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December 20, 1930


Author Affiliations

From the Department of Medicine, Columbia University College of Physicians and Surgeons, and the Arthritic Clinic of the Presbyterian Hospital. (The Arthritic Clinic of the Presbyterian Hospital is supported by the Faulkner Memorial Fund.)

JAMA. 1930;95(25):1894-1896. doi:10.1001/jama.1930.02720250016004

The occurrence of subcutaneous nodules in patients suffering from rheumatic fever has long been recognized and has been the subject of intensive investigation by many workers. Carey Coombs1 has recently stated that of all manifestations of orthodox rheumatic infection—carditis, polyarthritis, subcutaneous nodules and chorea—the subcutaneous nodule is the most "rheumatic" of all. Swift2 and other investigators have from time to time expressed similar views. Considerably less attention, however, has been paid to the subcutaneous nodules that occur in patients afflicted with rheumatoid arthritis3 notwithstanding the fact that in this disease such a manifestation is an even more striking phenomenon.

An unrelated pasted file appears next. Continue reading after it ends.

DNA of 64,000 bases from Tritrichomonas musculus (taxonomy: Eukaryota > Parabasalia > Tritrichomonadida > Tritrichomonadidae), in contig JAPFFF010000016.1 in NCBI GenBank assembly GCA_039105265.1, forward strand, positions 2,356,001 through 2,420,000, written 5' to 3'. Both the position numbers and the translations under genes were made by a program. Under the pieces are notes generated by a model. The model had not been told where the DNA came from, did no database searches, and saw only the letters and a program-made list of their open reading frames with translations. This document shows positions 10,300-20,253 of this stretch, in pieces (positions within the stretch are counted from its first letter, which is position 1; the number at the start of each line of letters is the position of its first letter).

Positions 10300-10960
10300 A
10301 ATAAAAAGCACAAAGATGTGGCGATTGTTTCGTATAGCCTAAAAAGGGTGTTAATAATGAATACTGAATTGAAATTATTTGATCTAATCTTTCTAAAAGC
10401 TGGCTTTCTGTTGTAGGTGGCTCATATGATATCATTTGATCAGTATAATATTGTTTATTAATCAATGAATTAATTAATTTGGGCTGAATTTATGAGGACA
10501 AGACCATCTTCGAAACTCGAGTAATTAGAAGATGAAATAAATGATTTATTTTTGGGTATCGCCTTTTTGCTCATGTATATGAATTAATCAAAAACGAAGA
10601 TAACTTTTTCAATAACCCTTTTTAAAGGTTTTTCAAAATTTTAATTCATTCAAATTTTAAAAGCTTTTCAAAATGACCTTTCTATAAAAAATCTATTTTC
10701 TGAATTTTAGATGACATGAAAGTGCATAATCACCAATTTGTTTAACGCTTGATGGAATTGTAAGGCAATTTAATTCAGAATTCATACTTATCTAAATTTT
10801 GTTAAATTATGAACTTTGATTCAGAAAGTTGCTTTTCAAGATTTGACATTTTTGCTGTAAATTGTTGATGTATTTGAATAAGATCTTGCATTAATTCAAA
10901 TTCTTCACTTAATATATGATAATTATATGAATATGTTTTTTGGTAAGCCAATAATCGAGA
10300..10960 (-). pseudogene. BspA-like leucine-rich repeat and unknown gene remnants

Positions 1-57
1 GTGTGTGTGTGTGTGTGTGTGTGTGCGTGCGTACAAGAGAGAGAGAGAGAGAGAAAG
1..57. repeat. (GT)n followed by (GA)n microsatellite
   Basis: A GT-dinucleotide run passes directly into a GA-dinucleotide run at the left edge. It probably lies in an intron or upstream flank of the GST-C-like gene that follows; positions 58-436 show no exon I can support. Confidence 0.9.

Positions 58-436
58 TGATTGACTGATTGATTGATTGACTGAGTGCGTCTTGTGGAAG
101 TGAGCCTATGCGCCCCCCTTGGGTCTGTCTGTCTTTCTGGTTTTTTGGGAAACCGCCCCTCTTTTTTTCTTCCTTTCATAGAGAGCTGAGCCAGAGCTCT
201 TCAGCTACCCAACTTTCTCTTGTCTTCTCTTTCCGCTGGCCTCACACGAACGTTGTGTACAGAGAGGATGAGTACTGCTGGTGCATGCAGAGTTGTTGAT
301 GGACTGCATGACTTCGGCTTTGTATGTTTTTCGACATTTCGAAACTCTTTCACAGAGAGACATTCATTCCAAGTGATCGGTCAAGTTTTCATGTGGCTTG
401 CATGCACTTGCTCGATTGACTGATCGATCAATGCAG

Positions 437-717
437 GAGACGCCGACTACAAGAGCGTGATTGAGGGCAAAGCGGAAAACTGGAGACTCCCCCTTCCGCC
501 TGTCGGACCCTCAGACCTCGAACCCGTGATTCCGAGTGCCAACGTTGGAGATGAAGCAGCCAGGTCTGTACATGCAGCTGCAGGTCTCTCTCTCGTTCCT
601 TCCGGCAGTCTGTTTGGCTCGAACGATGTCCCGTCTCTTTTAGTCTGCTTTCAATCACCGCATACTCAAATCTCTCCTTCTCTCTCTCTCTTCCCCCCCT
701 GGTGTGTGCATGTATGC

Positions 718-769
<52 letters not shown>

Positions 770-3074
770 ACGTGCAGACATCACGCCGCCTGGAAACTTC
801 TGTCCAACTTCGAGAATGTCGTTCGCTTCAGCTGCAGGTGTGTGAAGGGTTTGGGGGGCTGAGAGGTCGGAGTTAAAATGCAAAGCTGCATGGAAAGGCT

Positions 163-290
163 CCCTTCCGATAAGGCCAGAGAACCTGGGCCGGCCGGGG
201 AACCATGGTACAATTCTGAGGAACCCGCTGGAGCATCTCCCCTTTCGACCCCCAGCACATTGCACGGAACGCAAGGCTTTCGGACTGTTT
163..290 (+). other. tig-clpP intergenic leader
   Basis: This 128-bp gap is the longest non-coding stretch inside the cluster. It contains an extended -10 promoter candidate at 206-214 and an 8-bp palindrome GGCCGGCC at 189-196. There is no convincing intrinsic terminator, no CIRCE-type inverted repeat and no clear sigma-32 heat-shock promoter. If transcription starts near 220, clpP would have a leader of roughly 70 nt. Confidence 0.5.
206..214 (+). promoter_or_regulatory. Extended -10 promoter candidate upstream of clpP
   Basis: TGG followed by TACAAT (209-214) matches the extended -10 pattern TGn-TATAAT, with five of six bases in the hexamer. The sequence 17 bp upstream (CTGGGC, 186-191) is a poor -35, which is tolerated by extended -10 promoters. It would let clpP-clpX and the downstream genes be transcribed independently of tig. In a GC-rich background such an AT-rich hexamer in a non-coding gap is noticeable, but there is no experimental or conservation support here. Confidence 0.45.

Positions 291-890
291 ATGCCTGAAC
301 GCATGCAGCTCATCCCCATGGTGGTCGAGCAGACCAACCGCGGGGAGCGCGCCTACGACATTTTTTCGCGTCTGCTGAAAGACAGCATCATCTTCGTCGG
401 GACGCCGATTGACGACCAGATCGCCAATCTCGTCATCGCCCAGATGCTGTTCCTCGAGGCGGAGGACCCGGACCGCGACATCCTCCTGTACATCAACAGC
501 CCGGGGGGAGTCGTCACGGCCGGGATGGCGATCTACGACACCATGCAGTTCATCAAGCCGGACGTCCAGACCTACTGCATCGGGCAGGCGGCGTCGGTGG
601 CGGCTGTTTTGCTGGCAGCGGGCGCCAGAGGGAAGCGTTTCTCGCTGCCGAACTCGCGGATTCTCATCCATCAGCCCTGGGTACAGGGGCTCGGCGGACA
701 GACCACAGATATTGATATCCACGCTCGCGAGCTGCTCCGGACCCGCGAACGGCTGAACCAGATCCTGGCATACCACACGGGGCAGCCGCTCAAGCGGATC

One of the oldest and, at the same time, one of the most complete descriptions of these nodules is that given by C. O. Hawthorne4 in a monograph in which he describes the occurrence of subcutaneous nodules in a series of six patients and expresses the opinion

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